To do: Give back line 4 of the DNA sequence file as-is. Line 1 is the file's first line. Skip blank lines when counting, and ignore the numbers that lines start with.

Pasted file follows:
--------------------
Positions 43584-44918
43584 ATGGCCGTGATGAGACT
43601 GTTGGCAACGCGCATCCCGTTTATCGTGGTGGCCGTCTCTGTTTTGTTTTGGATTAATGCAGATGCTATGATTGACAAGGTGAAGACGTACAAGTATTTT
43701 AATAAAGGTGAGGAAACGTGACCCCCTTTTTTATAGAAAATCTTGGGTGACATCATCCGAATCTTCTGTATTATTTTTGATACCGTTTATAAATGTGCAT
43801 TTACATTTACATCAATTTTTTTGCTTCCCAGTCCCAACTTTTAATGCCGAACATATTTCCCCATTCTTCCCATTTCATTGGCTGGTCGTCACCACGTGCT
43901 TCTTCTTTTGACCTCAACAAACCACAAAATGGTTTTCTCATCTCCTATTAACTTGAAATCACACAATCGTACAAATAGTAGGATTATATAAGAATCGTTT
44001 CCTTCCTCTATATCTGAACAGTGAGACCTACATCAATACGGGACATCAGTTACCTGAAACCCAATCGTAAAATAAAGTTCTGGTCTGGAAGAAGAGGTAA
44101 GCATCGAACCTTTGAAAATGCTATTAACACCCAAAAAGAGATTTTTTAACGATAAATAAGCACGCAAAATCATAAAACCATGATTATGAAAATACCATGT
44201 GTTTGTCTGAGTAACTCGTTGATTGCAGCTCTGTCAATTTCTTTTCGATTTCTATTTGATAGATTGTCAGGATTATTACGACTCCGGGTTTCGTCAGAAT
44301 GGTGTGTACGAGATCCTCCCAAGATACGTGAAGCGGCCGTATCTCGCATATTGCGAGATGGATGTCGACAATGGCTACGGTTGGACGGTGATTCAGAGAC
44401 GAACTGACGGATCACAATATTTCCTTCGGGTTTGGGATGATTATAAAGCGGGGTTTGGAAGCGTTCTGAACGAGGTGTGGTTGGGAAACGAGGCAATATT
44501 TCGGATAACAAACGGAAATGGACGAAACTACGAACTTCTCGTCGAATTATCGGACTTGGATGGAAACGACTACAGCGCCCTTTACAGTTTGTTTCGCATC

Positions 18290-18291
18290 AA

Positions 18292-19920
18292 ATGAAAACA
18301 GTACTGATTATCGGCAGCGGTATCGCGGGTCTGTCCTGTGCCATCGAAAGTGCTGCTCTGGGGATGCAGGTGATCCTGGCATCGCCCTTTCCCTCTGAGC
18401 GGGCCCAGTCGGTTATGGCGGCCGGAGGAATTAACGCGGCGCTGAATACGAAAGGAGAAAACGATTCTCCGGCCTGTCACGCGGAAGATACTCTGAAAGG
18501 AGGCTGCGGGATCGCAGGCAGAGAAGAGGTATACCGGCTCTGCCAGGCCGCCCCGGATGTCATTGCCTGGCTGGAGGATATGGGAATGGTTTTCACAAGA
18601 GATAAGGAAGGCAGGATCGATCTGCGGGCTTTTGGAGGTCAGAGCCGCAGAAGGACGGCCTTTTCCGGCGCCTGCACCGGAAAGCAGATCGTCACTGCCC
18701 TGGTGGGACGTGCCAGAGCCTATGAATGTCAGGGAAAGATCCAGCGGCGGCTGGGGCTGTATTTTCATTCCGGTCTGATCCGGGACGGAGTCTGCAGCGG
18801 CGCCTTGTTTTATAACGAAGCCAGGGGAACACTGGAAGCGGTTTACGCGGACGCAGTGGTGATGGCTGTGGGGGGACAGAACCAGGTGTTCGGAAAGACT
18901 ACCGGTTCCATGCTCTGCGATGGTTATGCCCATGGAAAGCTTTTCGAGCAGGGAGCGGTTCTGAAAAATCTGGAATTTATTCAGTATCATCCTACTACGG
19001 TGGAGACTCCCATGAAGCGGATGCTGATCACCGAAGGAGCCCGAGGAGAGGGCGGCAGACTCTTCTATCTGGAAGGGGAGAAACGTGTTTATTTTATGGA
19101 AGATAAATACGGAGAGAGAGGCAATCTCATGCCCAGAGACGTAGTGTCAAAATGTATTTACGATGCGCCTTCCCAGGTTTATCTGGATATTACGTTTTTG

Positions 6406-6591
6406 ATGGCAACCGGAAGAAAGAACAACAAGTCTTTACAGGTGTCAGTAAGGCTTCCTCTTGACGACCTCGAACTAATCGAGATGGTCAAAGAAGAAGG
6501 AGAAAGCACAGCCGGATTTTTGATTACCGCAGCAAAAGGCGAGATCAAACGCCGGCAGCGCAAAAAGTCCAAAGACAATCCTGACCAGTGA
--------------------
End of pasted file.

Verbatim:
43701 AATAAAGGTGAGGAAACGTGACCCCCTTTTTTATAGAAAATCTTGGGTGACATCATCCGAATCTTCTGTATTATTTTTGATACCGTTTATAAATGTGCAT